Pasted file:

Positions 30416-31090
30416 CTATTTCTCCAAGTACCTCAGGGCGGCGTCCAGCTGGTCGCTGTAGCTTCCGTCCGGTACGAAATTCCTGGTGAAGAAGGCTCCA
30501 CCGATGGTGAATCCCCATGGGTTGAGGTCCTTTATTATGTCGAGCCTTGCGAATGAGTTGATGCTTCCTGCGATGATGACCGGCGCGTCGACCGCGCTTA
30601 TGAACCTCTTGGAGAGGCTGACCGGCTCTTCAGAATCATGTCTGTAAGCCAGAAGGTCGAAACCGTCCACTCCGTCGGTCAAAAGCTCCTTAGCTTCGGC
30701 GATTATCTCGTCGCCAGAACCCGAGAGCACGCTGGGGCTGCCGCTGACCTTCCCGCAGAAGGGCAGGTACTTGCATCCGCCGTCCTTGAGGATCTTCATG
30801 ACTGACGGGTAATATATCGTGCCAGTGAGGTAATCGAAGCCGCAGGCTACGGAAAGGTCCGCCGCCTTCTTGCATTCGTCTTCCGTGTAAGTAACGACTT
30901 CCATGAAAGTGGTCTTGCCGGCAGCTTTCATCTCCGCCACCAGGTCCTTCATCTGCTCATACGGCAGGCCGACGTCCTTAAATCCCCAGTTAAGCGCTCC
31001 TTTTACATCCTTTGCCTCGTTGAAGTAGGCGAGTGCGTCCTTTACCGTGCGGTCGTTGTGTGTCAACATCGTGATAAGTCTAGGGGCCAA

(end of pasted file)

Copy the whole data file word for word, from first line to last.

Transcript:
Positions 30416-31090
30416 CTATTTCTCCAAGTACCTCAGGGCGGCGTCCAGCTGGTCGCTGTAGCTTCCGTCCGGTACGAAATTCCTGGTGAAGAAGGCTCCA
30501 CCGATGGTGAATCCCCATGGGTTGAGGTCCTTTATTATGTCGAGCCTTGCGAATGAGTTGATGCTTCCTGCGATGATGACCGGCGCGTCGACCGCGCTTA
30601 TGAACCTCTTGGAGAGGCTGACCGGCTCTTCAGAATCATGTCTGTAAGCCAGAAGGTCGAAACCGTCCACTCCGTCGGTCAAAAGCTCCTTAGCTTCGGC
30701 GATTATCTCGTCGCCAGAACCCGAGAGCACGCTGGGGCTGCCGCTGACCTTCCCGCAGAAGGGCAGGTACTTGCATCCGCCGTCCTTGAGGATCTTCATG
30801 ACTGACGGGTAATATATCGTGCCAGTGAGGTAATCGAAGCCGCAGGCTACGGAAAGGTCCGCCGCCTTCTTGCATTCGTCTTCCGTGTAAGTAACGACTT
30901 CCATGAAAGTGGTCTTGCCGGCAGCTTTCATCTCCGCCACCAGGTCCTTCATCTGCTCATACGGCAGGCCGACGTCCTTAAATCCCCAGTTAAGCGCTCC
31001 TTTTACATCCTTTGCCTCGTTGAAGTAGGCGAGTGCGTCCTTTACCGTGCGGTCGTTGTGTGTCAACATCGTGATAAGTCTAGGGGCCAA